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Paddy Art in India

29-08-2017 06:30 PM | Lathika Saju | My Indian Dream

Paddy Art in India | My Indian Dream

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A unique art form where huge pictures are drawn in rice paddy fields

One might have come across huge paintings, especially murals, huge rangoli designs or large flower patterns, but have you ever heard of a paddy field being used as a painting surface? Well, this unique art form started by the farmers of Inakadate village in Japan in 1993 has been introduced to India by an amateur Botanist – Mr. Shrikant Ingalhalikar.

This art form which is called “Tambo Ata” by the Japanese involves the creation of huge pictures on paddy fields with the help of crops. Shrikant, after being inspired by this art form has created a picture of Lord Ganesha at a farmland in Donje Phata, Pune. The beautiful image of Lord Ganesha comprises of two colours and is 40 metres in length.

Shrikant, an engineer, botanist and agriculturist chanced upon this art form while working on the conservation of rice varieties. In the course of his work, he happened to visit a site on the internet which brought to light this art which the Japanese farmers created 24 years ago.

It is believed that the Japanese created this art form to celebrate the 2000-year-old rice cultivating tradition. They wanted to do something different and invented this innovative style of growing rice. It will be interesting to know that some varieties of rice yield coloured leaves. The Japaneses decided to grow these different types of rice crops to create a huge picture on the field.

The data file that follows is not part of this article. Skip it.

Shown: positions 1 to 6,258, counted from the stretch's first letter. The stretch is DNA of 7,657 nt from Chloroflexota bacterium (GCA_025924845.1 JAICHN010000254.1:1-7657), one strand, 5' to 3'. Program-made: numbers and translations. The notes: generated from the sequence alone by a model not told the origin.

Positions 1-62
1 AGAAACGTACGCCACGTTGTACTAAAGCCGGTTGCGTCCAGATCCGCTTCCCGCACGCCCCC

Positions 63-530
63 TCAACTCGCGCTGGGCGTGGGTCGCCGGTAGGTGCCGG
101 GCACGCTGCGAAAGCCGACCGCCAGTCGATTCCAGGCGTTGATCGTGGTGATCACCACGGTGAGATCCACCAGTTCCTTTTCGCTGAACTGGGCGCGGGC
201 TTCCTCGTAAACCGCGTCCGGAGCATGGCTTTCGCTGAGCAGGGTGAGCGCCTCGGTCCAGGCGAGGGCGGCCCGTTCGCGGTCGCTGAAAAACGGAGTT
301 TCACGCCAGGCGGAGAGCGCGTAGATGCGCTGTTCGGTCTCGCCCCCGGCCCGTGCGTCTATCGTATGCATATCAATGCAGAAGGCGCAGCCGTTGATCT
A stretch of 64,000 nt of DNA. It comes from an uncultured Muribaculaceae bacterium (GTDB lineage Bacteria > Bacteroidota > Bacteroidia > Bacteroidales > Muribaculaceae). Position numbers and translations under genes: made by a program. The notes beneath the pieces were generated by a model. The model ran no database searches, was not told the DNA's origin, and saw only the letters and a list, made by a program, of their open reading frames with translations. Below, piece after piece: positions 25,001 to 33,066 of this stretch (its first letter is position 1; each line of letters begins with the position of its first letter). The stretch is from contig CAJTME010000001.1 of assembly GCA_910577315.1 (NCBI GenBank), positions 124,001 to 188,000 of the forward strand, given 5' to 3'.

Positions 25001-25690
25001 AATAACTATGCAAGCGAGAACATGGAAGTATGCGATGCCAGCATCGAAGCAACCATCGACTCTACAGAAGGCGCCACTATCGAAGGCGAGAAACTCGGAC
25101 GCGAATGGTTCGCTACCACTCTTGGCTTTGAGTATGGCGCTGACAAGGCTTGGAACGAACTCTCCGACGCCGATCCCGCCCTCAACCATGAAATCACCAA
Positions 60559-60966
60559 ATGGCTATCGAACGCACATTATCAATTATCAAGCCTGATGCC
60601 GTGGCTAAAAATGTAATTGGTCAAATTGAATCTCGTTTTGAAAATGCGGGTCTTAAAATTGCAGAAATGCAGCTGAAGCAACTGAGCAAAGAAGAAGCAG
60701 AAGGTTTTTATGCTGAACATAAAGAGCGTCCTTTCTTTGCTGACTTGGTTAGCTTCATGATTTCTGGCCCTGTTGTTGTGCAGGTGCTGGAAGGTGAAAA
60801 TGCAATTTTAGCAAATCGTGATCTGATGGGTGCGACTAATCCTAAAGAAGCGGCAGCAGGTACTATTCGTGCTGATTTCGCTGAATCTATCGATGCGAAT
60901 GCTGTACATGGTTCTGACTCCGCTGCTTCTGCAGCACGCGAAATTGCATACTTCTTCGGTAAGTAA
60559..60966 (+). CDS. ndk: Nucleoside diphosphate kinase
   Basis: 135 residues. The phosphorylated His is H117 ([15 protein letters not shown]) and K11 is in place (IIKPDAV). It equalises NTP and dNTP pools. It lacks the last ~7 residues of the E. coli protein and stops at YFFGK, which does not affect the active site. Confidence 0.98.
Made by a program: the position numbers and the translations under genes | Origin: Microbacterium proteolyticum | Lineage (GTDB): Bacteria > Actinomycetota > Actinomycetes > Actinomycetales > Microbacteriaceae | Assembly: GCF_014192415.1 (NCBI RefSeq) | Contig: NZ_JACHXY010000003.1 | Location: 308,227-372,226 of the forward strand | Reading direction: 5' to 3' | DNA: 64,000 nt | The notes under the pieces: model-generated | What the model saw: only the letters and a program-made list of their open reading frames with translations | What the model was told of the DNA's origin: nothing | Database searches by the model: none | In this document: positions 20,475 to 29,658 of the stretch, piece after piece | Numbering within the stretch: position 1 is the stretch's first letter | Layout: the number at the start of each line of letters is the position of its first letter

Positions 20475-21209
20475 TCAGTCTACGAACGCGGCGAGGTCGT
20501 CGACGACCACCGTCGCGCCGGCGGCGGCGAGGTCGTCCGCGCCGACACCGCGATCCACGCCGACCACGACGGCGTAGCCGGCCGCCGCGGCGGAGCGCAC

Their first picture was of Mount Iwaki, a stratovolcano in Japan. The strategically placed rice crops gradually grew into a beautiful large scale artwork which instantly grew popular among the locals so much that it became an annual festival in Inakadate. Now, with the help of computer graphics, they are able to make large portraits on paddy fields.

Shrikant delved deep into this interesting art. He found that there is a type of rice crop in India which has black coloured leaf. He thought it would be apt to use both the green and black varieties for his creation. The initial step involves drawing the design on paper and then on the computer.

The picture to be drawn is divided into squares and the size depends on the ratio of the picture and the field used. After thorough preparation, he started to plant the crops with his farm laborers in the first week of August on half an acre of his farm.

To view the results of all the efforts requires tremendous patience, but once the crops grow, the beautiful painting is formed on the paddy field. It definitely becomes a very rewarding experience.

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